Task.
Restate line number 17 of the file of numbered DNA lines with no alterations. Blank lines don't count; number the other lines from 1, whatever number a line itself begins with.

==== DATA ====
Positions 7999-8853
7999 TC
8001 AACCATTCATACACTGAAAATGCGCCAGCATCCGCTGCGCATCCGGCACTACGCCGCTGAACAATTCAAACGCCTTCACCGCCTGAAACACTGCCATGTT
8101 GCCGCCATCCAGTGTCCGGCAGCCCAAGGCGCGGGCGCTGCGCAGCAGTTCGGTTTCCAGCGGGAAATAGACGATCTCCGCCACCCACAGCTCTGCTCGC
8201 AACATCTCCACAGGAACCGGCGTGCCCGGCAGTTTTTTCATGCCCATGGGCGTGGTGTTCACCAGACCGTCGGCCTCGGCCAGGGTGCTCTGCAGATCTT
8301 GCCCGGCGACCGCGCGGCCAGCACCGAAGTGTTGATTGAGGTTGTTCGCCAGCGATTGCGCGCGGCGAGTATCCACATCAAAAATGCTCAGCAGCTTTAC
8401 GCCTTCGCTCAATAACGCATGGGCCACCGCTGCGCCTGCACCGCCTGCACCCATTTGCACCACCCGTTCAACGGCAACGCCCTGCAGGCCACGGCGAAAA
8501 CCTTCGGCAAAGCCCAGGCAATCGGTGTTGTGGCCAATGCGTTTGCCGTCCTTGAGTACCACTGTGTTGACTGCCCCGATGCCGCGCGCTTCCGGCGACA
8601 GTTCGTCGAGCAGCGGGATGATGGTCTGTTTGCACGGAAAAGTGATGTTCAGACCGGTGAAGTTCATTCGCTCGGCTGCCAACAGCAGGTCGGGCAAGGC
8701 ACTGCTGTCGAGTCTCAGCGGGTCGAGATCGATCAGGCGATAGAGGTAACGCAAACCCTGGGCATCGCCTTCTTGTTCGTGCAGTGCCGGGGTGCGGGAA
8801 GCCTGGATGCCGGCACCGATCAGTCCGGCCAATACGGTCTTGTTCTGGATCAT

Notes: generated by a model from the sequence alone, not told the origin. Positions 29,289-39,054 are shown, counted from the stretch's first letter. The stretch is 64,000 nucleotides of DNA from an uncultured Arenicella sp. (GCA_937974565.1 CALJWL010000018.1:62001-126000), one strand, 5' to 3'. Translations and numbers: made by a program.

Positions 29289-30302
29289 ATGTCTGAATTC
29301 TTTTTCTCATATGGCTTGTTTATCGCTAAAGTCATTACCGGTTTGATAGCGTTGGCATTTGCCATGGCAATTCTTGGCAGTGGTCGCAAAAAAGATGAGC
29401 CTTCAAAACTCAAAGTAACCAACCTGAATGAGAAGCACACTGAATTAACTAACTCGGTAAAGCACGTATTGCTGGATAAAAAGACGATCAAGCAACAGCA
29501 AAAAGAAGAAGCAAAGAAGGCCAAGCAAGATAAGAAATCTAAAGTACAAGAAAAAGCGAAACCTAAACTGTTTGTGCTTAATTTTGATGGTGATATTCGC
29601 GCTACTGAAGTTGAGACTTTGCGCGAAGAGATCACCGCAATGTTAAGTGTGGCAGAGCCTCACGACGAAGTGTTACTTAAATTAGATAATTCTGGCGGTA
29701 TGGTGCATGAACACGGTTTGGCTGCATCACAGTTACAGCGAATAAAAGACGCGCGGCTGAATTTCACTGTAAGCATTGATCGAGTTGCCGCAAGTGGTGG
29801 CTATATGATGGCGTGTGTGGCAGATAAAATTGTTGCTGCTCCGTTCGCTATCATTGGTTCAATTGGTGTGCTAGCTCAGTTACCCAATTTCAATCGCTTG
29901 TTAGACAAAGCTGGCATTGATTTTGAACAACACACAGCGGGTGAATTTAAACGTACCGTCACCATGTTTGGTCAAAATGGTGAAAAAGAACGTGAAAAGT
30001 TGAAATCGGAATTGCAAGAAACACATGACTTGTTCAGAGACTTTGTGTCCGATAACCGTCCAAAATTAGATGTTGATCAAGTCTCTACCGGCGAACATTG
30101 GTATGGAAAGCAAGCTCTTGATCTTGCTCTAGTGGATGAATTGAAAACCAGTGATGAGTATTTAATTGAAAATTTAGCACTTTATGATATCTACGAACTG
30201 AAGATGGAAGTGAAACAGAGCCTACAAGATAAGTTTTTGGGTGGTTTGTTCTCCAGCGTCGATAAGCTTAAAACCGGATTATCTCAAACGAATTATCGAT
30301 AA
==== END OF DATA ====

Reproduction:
29501 AAAAGAAGAAGCAAAGAAGGCCAAGCAAGATAAGAAATCTAAAGTACAAGAAAAAGCGAAACCTAAACTGTTTGTGCTTAATTTTGATGGTGATATTCGC